The "Internet" category comes loaded with goodies as well: Dropbox (how dark and gloomy were the days before Dropbox...) for keeping your important files up in the air, far away from the dangers (e.g.: cats) that lurk in the surroundings of your computer; Facebook, another "Prismed" website, that I (un)fortunately am not a member of; Seesmic Web, a tool that leashes your Twitter account and tames it; Firefox for... oh come on, you all know what Firefox is for. Gosh; Transmission for putting a torrenting bullet through your bandwidth's head and XChat for old-school socializing. Of course, the Prism app is there too and will allow you to create your very own online-that-looks-like-a-desktop-one application. I used it to create a Prism for Yahoo Messenger, because Peppermint forgot about IM users apparently. :D At least a shortcut to Meebo would've been great. Of course, I installed Pidgin but it was an older version that couldn't connect to the ever-changing protocols of Yahoo! and so I tried to install the Ubuntu repositories for Pidgin which made a mess of the apt-get system, popping up errors about the pidgin-ppa package everytime I tried installing ANY app. After deleting the files for pidgin-ppa in /var/lib/dpkg/info, everything went back to normal. Whew, what a ride. Finally, I did the sensible thing and installed Pidgin from source, which was quite franky, a walk in the park. Sure, I had to add a few extra options to make it behave, but all that was politely stated in the error output. Oh, and if we're still in the Internet section, let me add that Peppermint comes with Flash installed, but no Java, which means no NES gaming on virtualnes.com :(. But do not worry, as the Software Manager allows you to install Java in a blink of an eye.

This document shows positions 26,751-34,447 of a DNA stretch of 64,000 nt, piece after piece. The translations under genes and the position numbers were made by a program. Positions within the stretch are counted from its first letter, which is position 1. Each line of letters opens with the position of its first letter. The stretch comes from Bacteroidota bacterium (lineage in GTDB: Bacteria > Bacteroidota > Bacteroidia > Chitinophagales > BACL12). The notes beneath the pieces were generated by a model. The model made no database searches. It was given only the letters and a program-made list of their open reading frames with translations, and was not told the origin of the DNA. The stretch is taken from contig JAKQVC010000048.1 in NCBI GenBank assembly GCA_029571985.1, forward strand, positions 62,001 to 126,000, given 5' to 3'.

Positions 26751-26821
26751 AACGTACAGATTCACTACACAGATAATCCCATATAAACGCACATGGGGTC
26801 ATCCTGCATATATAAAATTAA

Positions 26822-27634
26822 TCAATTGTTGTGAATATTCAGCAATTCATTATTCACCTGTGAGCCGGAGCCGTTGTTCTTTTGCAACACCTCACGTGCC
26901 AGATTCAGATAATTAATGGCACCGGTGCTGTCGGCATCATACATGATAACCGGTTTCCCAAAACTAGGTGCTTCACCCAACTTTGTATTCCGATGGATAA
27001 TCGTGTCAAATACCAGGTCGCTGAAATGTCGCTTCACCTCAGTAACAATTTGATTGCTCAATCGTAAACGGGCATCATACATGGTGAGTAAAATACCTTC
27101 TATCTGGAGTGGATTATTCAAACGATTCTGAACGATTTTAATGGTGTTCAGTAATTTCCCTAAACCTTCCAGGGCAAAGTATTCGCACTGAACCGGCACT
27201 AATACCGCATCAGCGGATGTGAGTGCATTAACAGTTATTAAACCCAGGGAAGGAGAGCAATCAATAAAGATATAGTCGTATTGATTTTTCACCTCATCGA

Let me see if you can guess what the "Office" category hosts............................................................................................. EEEEEE, time's up. If you guessed Google Docs, you WERE CORRECT!!! And not only that, but also Google Mail, Google Calendar, Google Reader (love it!) and a very offline PDF viewer. From the "Other" category you can initiate an Openbox-only session for added lightweightness and you can head over to the Peppermint Bug Tracking online portal.